And it does. Whenever we’d take the boats out during the summer, Brian would radio, “Orwood Railroad Bridge. This is the vessel Persephone. We are a sail boat with a 70 foot mast. Can you take your bridge vertical?”

The bridge operator would respond, “Aye, aye Captain. Going vertical!”

That was always fun.

One day when we approached the bridge from the south, there were multiple maintenance personnel in bright orange vests, swarming over the partially opened bridge. Brian radioed the bridge operator requesting a vertical opening. But the operator replied, “I’m sorry, Captain. But we are doing some maintenance here. You will have to squeeze through.”

Brian did a little gasp, knowing the clearance was in no way sufficient for his mast. Immediately the bridge operator came back on and said, “Just kidding, Captain. Going vertical!” (I think the railroad bridge operators enjoy their work.)

Posted by: Jan | October 10, 2019

September Activity Report

I had a nice vacation in September to see the Fall Colors on a cruise from Quebec, Canada, down the St. Lawrence Waterway, with stops in the Maritime Provinces then on to Bar Harbor (Maine), Boston, and New York City.

Although it was advertised as a “Fall Colors Cruise,” there weren’t really any “fall colors” yet. It was still too early in the year, except for this one tree:

Meanwhile, here on the Delta, a lot was happening. I have updated our Events Tracker page. That’s a page that has kept track of all of the activities related to the Delta since August 2009 when we found out about the Two-Gates Fish Protection Project, and shortly thereafter the Peripheral Canal/Delta Tunnels effort.

Since people don’t often check that page unless there is something specific they want to look up, here’s what happened in September:

  • Sep 17 – Delta Conveyance & Construction Design Authority (DCA) announces the formation of a “Delta Stakeholders Engagement Committee.” Immediately, there is an objection from STCDA and other concerned groups that the DCA is run by the water contractors (thus is hardly an independent agency).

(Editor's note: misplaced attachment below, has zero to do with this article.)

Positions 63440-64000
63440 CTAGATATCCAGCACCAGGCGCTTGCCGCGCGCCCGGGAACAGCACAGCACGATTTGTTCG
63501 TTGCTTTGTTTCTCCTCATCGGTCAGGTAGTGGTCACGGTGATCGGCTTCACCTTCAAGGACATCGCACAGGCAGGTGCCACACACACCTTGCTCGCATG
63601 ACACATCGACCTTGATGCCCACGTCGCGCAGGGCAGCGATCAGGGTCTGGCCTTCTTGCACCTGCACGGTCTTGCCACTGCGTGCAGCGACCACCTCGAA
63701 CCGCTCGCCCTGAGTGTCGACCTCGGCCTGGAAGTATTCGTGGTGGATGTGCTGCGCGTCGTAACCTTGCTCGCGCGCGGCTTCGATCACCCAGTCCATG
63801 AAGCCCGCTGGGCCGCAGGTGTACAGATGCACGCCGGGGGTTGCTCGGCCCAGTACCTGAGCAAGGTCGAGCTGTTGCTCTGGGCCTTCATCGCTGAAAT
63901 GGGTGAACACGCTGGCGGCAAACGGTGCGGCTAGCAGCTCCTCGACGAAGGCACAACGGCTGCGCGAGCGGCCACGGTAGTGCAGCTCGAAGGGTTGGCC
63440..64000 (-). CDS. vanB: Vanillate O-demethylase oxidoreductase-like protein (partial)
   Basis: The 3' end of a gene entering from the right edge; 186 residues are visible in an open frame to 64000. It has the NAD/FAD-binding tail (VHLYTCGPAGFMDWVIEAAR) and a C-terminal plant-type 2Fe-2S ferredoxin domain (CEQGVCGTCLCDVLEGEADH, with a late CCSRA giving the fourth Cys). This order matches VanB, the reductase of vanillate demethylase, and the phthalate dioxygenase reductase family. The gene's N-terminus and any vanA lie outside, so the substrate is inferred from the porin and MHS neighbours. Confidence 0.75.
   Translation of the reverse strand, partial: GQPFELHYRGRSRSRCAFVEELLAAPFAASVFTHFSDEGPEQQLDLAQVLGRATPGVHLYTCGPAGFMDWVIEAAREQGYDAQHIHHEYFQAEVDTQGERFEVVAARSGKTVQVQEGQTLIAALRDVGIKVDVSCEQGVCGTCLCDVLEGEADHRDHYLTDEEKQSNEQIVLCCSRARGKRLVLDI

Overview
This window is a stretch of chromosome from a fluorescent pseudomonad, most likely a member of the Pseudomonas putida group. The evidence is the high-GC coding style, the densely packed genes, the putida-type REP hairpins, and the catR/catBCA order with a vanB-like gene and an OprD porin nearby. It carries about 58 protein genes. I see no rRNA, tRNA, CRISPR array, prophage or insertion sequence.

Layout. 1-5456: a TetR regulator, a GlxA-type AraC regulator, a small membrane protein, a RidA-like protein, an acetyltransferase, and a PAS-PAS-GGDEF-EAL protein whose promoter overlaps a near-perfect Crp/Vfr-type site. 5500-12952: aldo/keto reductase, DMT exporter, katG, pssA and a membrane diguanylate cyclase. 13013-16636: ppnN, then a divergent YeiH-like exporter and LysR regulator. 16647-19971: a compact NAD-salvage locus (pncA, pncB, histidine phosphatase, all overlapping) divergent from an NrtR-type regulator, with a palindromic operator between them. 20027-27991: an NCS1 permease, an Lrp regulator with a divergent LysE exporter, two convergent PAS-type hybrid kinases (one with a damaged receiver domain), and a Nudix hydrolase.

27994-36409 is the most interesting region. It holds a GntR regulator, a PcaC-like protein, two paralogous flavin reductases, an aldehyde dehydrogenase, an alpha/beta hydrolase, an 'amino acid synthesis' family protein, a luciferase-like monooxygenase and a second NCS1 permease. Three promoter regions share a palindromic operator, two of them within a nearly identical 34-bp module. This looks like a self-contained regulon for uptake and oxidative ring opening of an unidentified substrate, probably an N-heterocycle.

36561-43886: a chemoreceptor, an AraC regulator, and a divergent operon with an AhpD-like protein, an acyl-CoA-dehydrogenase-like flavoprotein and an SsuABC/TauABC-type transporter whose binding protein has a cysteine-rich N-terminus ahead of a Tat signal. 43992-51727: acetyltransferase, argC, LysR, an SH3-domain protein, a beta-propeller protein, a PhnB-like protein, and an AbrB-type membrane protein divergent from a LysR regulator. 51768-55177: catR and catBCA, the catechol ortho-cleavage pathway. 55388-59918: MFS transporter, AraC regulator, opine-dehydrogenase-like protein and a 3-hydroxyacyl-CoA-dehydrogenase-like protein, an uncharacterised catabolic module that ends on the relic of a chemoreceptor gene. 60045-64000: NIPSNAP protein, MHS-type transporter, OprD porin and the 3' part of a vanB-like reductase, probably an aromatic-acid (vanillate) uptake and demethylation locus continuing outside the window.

• Sep 17 – STCDA writes to Wade Crowfoot objecting the Stakeholders Committee reporting to the DCA, an agency run by the water contractors. Wade crowfoot responds.
  • Sep 19 – Newsom vetos SB1, the bill approved by the legislature to counteract the Administration’s roll-back of environmental protections.

    Response from STCDA: “We are very disappointed in Governor Newsom’s decision to bow down to the Trump administration’s roll back of environmental protections for the Delta and its fish species. SB 1 would have guaranteed the continued existence of environmental protections, including restrictions on over-pumping of Delta water for export. SB 1 was good for fish and for the people who live and recreate in the Delta. The veto causes us to question whether the new Governor’s supposed commitment to take concerns of Delta stakeholders seriously is genuine.”

  • Sep 19 – Karen Mann, President STCDA, is accepted on the Delta Stakeholders Engagement Committee. Even though we object to the process of having the Stakeholders reporting to the DCA (an agency run solely by the Water Contractors), Karen took a seat at the table to keep us involved with the activities.
  • Sep 26 – Disappointed in Wade Crowfoot’s response and decision to move ahead with the Delta Stakeholders Engagement Committee as part of the DCA, STCDA issues a letter of concern to Erik Vink, the Delta Protection Commission.
  • Sep 30 – Various groups oppose the Voluntary Agreements (VAs) being proposed as an alternative to increasing the Delta Flows. California Water Research details the issues with VAs.

Please email your comments to the
Delta Stewardship Council,
today or early tomorrow, before their 1 p.m. Delta Levees Investment Strategy meeting. Tell them you object to prioritizing the water export levees over Delta communities and schools, exports over people.

What’s happening?

The Delta Levees Investment Strategy regulations target state funding for upgrading levees on 17 “Very High Priority” islands in the Delta (out of 144 total.) Under the proposed regulations, state funds can be spent for upgrades to the 36 “High Priority” and 91 “Other Priority” Delta islands only after all the levees on the 17 “Very High Priority” Delta islands are fully upgraded.

Funds are not anticipated for Discovery Bay, population 15,525, and Rio Vista, population 9,009, and which are second priority for levee improvements. And the Delta legacy towns of Clarksburg, Courtland, Locke, and the eastern bank of Walnut Grove are the lowest priority, even though Clarksburg and Courtland have public schools. (Walnut Grove is on both sides of the Sacramento River.)